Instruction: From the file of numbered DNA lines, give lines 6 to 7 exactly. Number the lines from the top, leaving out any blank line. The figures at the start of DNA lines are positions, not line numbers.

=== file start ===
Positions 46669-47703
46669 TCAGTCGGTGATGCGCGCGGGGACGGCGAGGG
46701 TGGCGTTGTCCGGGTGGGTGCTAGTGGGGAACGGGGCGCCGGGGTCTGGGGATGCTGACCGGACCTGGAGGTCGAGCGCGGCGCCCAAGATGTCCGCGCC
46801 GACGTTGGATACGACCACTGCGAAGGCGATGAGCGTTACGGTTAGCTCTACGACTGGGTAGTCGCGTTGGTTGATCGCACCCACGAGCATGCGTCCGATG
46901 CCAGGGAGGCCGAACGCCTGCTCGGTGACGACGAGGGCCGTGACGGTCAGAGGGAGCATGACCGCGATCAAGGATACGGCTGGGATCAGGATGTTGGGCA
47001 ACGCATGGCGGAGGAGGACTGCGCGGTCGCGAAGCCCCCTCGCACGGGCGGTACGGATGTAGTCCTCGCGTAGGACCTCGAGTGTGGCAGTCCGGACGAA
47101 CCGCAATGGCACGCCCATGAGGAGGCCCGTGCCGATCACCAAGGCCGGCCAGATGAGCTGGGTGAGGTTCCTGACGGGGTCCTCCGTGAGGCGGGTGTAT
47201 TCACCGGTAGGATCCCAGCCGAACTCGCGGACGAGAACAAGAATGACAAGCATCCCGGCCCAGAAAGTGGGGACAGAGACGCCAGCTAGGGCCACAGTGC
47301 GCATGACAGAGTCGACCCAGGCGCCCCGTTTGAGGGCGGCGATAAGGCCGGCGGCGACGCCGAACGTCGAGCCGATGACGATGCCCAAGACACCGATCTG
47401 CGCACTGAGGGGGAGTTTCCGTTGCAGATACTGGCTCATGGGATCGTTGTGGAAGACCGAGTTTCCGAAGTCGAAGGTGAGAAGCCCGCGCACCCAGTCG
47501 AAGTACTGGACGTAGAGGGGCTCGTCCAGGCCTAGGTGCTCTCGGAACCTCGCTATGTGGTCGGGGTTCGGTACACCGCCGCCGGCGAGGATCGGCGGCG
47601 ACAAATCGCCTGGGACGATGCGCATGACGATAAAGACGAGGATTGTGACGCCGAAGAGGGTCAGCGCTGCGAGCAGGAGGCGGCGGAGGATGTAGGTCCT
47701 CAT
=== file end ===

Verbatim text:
47001 ACGCATGGCGGAGGAGGACTGCGCGGTCGCGAAGCCCCCTCGCACGGGCGGTACGGATGTAGTCCTCGCGTAGGACCTCGAGTGTGGCAGTCCGGACGAA
47101 CCGCAATGGCACGCCCATGAGGAGGCCCGTGCCGATCACCAAGGCCGGCCAGATGAGCTGGGTGAGGTTCCTGACGGGGTCCTCCGTGAGGCGGGTGTAT